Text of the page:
This is not the first time Quigley has falsely characterized Israeli actions (more below).

UPDATE: Subsequent to the publication of this CAMERA Snapshot, the hyperlinked Web pages below (and, as well, those same ones found on Google search results for “Quigley and ISIS”) were removed by Chicago Tribune and Arizona Daily Star (Tucson). The Star replaced the linked page with a different link. The Miami Herald Quigley Web page remains as of May 25, 2019.

The column was distributed by the Tribune Content Agency (TCA) syndication company which is owned by Tribune Publishing. TCA was previously known as the Chicago Tribune Syndicate.

The Chicago Tribune, carried the column on April 18, 2019 under the title: “Con: Talk of looming major attacks is overblown.”

The Arizona Daily Star (Tucson) carried the same column on April 18 under the title “Claims of looming major attacks by Islamic State are overblown.”

The Miami Herald carried the column on April 23 under the title of “Despite panicked predictions, ISIS is not a threat to the West.”

The column was also carried by numerous lesser known newspapers.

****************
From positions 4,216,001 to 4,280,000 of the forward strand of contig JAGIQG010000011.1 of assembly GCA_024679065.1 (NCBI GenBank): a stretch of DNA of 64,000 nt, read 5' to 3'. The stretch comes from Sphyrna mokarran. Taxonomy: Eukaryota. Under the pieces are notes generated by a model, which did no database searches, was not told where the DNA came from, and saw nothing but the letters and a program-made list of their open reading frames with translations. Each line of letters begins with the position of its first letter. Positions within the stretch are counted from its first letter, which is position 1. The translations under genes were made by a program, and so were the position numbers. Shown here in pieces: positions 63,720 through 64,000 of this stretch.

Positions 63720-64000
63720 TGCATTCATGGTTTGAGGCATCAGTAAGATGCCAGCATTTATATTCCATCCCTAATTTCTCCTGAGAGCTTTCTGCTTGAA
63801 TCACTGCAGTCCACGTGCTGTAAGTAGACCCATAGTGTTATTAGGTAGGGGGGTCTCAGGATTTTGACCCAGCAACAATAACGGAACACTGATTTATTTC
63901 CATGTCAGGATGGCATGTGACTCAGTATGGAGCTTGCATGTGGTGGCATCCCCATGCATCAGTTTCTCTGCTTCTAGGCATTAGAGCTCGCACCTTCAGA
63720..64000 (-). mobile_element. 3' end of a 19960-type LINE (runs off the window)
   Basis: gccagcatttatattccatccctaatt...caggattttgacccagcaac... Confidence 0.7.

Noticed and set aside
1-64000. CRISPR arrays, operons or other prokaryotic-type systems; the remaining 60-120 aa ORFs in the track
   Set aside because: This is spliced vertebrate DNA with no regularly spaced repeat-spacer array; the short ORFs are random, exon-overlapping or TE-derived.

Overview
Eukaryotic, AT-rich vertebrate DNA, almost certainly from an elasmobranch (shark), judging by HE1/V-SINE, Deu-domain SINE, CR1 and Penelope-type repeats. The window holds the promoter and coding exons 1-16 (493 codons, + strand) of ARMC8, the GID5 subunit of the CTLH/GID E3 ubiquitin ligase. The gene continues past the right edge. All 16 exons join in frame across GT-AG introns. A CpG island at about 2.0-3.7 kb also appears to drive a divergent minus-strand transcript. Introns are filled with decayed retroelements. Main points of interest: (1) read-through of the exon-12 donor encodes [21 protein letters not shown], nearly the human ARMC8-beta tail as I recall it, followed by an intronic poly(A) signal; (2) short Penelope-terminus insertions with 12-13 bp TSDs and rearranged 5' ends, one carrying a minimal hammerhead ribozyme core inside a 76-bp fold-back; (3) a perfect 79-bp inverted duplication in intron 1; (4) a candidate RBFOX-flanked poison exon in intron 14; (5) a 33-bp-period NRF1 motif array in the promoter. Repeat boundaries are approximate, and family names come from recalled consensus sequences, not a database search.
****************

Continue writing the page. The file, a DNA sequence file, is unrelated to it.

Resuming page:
The U.N. is unreliable regarding Israel

Quigley relies on U.N. claims but the organization is clearly biased in matters pertaining to Israel due in small part to the influence and voting power of the dozens of Arab and other Islamic member states. For example, in 2018, the U.N. General Assembly passed 21 resolutions condemning Israel, and a mere 6 for the rest of the world, according to U.N. Watch, a Geneva-based NGO that monitors the international body. Israel, a democracy, was condemned seven times more than the brutal North Korean dictatorship, which still runs gulags, and was the subject of a mere 3 resolutions. Indeed, just on Nov. 15, 2018 the General Assembly adopted nine resolutions against Israel—all while ignoring human rights situations in China, Venezuela, Saudi Arabia, Cuba, Turkey and Pakistan. Quigley’s “war crimes” characterization is in reference to a U.N. report that is consistent with the pattern of U.N. bias against Israel.